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Sudden changes in aerosol and gas concentrations in the central Arctic marine boundary layer: Causes and consequences
Responsible organisation
2001 (English)In: Journal of Geophysical Research - Atmospheres, ISSN 2169-897X, E-ISSN 2169-8996, Vol. 106, no D23, 32167-32185 p.Article in journal (Refereed) Published
Abstract [en]

Measurements of aerosol number size distributions and concentrations of the precursor gases dimethyl sulfide, sulfur dioxide and ammonia were made within the pack ice region of the central Arctic Ocean during July and August 1996 from the icebreaker Oden. Changes in concentration, sometimes exceeding the entire seasonal variation, often occurred within an hour and attempts to find the reasons for them are described. Vertical profiles of aerosol concentration in Aitken and accumulation mode particles obtained on helicopter flights revealed intense concentration gradients in the lowest 1000 m. Those below 100 m were common. Concentrations of accumulation mode particles were usually greater near the surface than at 100 m. Four representative case studies for which vertical aerosol profiles were obtained are presented. Observations of rapid large changes in near-surface concentration of aerosols in different size ranges are compared with the vertical profiles, meteorological information, and acoustic or optical remote sensing to infer processes causing the changes. Comparison of simultaneous variations in aerosols and precursor gas concentrations are used to define the vertical profiles of the gases. It was found that dimethyl sulfide and ammonia concentrations usually must have been strongly depleted near the surface relative to concentrations at about 100 m. Sulfur dioxide profiles appeared to be more complex. Turbulence or vertical air motions initiated by atmospheric wave motions trapped within the stable boundary layer appeared to be directly responsible for many of the sudden concentration changes, through interaction with concentration gradients close to the surface. The presence of low-level jets also had direct or indirect influences on mixing in the lowest few hundred meters. The extent to which aerosols measured near the surface can determine the microphysics of central Arctic marine boundary layer clouds is examined.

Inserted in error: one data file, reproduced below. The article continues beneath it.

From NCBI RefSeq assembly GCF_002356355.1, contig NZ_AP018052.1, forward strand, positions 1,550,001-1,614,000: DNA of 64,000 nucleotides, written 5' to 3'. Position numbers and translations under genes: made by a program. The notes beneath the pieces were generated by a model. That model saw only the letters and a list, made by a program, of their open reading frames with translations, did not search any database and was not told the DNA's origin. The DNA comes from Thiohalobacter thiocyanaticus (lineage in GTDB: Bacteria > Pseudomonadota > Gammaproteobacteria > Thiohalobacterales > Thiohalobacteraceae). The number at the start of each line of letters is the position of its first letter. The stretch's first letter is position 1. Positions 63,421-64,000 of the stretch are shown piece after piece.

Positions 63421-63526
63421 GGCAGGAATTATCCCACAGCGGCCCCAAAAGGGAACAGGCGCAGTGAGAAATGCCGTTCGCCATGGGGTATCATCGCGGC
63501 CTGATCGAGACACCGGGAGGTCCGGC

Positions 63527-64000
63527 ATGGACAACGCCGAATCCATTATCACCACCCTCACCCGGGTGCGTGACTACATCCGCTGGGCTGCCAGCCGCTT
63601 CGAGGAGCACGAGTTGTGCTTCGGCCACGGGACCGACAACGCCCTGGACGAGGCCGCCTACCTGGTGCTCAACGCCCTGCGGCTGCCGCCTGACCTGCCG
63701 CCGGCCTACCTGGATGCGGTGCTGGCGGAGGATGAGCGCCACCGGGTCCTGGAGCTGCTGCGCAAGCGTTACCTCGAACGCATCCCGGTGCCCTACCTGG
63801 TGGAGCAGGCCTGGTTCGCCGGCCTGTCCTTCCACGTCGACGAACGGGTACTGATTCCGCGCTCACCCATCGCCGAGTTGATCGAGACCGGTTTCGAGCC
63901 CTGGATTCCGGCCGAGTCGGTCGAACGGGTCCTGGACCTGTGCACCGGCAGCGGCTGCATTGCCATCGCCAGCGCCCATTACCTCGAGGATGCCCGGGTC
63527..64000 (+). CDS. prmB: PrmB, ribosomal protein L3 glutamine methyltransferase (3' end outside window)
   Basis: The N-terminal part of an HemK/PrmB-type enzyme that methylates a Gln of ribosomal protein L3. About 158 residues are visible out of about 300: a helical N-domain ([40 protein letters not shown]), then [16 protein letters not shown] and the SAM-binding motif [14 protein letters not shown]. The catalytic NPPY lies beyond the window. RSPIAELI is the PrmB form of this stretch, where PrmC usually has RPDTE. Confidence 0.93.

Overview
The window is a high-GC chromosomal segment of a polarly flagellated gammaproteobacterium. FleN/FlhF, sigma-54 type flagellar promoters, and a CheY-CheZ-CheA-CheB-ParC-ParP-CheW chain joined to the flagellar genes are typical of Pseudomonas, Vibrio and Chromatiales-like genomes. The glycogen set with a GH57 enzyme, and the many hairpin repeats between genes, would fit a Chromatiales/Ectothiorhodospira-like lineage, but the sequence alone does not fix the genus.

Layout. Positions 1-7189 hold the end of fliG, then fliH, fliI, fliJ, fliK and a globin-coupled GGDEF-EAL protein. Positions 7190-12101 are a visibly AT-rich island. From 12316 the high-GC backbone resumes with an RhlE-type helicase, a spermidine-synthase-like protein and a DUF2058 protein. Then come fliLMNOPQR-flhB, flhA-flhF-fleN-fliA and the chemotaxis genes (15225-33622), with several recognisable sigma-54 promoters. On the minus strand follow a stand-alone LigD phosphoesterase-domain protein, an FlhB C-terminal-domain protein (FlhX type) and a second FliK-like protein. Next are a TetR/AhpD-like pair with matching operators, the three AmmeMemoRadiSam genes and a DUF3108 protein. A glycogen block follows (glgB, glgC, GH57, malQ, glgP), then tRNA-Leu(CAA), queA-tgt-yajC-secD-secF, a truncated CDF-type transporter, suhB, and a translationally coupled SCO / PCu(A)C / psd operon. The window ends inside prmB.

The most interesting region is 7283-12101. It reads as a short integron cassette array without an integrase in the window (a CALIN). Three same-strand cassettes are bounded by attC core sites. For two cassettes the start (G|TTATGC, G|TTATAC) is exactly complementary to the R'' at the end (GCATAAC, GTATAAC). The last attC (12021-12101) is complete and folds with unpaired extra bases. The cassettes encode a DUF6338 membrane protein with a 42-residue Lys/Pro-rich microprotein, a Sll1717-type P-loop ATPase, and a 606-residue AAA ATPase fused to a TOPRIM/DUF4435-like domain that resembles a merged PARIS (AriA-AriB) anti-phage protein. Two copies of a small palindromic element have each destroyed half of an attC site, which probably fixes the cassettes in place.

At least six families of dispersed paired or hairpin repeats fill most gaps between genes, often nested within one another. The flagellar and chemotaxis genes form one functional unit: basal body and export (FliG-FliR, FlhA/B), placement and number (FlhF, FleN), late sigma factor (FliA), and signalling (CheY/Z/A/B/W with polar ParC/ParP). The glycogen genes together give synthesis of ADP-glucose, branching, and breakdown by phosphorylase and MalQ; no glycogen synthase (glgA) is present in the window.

Place, publisher, year, edition, pages
2001. Vol. 106, no D23, 32167-32185 p.
National Category
Natural Sciences
Research subject
SWEDARCTIC 1996, Arctic Ocean 1996
Identifiers
URN: urn:nbn:se:polar:diva-3250DOI: 10.1029/2000JD900753OAI: oai:DiVA.org:polar-3250DiVA: diva2:1050176
Available from: 2016-11-28 Created: 2016-11-21 Last updated: 2016-11-28

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CiteExportLink to record
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Citation style
  • apa
  • harvard1
  • ieee
  • modern-language-association-8th-edition
  • vancouver
  • Other style
More styles
Language
  • de-DE
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  • fi-FI
  • nn-NO
  • nn-NB
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Output format
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